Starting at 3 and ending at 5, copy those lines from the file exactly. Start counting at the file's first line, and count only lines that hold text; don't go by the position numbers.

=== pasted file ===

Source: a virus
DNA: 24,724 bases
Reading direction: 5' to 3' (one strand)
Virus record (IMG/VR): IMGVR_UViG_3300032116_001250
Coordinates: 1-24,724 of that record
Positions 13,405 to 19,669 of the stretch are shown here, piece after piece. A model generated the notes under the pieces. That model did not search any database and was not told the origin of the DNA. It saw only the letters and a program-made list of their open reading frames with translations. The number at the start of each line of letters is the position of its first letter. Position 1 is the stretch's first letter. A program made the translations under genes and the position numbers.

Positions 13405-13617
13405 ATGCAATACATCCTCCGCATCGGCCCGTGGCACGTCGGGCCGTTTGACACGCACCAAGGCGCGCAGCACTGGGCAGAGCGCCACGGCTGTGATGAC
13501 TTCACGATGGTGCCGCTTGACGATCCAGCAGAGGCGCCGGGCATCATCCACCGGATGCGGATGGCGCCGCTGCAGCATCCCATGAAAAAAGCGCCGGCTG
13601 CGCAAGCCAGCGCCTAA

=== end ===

Reading direction: 5' to 3' (one strand)
Virus record (IMG/VR): IMGVR_UViG_3300032116_001250
Coordinates: 1-24,724 of that record